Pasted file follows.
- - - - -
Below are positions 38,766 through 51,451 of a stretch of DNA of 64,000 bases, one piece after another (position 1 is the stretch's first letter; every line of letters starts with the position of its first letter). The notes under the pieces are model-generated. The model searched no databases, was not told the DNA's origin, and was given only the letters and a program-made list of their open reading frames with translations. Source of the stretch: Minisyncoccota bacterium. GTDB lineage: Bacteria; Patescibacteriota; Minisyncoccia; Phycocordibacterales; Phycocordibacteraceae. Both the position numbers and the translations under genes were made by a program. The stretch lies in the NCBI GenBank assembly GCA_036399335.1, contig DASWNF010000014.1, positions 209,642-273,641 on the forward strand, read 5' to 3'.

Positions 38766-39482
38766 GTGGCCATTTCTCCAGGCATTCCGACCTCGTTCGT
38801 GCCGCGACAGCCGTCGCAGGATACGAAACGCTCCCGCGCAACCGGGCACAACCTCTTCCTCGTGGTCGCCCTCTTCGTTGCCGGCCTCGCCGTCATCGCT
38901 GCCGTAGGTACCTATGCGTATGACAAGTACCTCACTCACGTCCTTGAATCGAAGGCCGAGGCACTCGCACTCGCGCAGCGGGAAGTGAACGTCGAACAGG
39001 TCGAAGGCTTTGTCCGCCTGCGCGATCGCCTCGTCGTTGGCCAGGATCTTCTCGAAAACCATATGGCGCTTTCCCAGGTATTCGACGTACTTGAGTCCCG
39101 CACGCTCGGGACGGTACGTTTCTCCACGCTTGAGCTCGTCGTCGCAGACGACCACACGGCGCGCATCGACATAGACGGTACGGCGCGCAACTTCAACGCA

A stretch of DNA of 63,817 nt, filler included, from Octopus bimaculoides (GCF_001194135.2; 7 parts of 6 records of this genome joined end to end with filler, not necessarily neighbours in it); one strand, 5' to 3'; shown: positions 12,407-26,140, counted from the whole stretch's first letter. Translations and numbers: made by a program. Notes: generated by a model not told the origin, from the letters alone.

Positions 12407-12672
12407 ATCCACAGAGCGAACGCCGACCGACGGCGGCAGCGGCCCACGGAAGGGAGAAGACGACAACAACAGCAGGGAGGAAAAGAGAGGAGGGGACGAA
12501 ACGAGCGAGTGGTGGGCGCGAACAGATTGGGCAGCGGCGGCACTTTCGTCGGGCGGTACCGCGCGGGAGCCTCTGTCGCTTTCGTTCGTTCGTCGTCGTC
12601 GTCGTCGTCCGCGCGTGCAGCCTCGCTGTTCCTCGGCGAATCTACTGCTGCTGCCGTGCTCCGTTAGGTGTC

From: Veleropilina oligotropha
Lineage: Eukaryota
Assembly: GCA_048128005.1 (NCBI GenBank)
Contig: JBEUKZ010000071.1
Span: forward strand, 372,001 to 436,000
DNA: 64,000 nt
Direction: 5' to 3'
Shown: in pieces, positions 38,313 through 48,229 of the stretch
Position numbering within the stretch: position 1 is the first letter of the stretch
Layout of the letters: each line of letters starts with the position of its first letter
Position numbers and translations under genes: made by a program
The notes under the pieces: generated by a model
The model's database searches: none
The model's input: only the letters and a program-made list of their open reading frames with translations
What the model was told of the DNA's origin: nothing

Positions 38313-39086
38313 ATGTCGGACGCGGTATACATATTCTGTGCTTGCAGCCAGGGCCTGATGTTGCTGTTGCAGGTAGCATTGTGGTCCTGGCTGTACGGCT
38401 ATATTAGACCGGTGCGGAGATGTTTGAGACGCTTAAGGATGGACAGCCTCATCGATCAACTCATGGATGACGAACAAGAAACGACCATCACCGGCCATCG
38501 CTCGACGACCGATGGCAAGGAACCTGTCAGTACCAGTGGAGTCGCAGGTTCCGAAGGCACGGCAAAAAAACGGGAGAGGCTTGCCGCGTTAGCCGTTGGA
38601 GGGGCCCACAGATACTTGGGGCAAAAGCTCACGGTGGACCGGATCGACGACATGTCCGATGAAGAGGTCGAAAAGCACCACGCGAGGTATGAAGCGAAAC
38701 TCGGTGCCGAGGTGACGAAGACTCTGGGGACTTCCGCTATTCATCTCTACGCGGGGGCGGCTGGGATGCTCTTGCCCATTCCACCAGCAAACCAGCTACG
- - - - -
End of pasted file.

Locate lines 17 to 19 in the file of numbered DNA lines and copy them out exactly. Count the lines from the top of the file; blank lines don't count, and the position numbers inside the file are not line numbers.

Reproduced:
Span: forward strand, 372,001 to 436,000
DNA: 64,000 nt
Direction: 5' to 3'